Doctors Rally to Support Disabled Indian Medical School Applicants in Legal Case

Doctors and medical groups from the U.S., U.K., and Australia expressed their opposition to a recent decision from the Medical Council of India (MCI) to bar people with more than 80% locomotor disability from applying to medical schools. These letters have been filed by Satendra Singh, MD, a disability rights activist who is challenging the government’s decision in court.

The ruling is opposed based on its arbitrary disability level. “We would have to provide high-quality robust evidence that this threshold was key in determining the performance of a doctor,” said Kelly Lockwood, MD, of the U.K.’s Disabled Doctors Network.

The MCI lists several conditions that would preclude individuals with disability from applying to medical schools, including hemophilia, thalassemia, and sickle cell disease. The new restrictions also require that a doctor must have “both hands intact,” a regulation that Dr. Singh contends is unnecessary due to the use of robotic surgeries.

These rules stand in contrast to previous Indian court rulings in favor of those with disabilities who were denied entry to medical programs. The courts ruled in favor of both Muskan Shaikh, who is missing a hand, and another student who suffered from a chronic neurological disability.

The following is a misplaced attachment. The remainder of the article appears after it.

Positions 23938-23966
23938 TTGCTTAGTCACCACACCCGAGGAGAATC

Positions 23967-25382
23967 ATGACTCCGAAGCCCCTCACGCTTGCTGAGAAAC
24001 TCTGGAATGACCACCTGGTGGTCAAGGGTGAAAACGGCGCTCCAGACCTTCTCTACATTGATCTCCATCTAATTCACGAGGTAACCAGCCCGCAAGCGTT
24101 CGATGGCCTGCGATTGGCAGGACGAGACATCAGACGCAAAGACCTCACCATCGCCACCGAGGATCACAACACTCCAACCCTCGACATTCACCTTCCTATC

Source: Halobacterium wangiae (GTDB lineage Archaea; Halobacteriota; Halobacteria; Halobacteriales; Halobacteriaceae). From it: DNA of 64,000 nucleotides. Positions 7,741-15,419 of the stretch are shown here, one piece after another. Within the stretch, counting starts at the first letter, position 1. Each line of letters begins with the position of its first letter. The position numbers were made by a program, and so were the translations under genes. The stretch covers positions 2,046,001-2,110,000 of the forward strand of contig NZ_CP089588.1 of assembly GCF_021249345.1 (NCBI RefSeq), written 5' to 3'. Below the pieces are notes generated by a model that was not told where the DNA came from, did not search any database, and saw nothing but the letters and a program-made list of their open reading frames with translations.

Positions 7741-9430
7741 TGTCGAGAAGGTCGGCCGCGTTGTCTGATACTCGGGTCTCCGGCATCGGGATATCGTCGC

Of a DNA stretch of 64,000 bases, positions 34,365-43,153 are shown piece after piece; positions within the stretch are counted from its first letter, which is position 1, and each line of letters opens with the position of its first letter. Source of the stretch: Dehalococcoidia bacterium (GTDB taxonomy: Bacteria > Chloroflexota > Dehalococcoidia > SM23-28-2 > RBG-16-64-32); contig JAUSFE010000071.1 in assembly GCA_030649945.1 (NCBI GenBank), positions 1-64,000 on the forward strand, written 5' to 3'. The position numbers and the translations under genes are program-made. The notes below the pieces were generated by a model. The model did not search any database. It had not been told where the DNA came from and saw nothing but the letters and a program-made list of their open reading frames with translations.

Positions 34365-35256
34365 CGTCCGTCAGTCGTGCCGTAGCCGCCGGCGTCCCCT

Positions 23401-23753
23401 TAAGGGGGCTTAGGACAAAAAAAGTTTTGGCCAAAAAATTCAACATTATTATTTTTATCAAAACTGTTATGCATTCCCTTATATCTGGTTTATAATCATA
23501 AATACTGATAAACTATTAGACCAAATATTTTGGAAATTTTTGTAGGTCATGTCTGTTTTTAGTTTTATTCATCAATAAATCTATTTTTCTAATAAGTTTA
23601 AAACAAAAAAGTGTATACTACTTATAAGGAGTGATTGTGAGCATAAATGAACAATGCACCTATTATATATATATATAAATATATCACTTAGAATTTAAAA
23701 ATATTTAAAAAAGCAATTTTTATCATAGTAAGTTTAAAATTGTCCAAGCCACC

India’s Ministry of Social Justice and Empowerment already has legislation to protect those with disabilities, the Rights of Persons with Disabilities Act, but is opposing its enforcement in the area of medical school admission. In an affidavit filed by the ministry in response to Dr. Singh’s case, the organization stated that doctors with disabilities could pose a threat to patient care and safety.

The ministry also stated they had considered the views of all stakeholders when developing eligibility criteria for doctors. However, a government information request by Dr. Singh revealed that this was not the case, leading the Madras high court to decide in May 2019 that doctors with disabilities should have been considered before the government formulated the criteria.

Despite this decision, there are still strict guidelines for those with disabilities seeking to apply to medical school in India. There is only a 5% intake reservation for people with disability, and only those with between 40% and 80% disability would be eligible for these reservations.

Source: The Wire, August 12, 2019.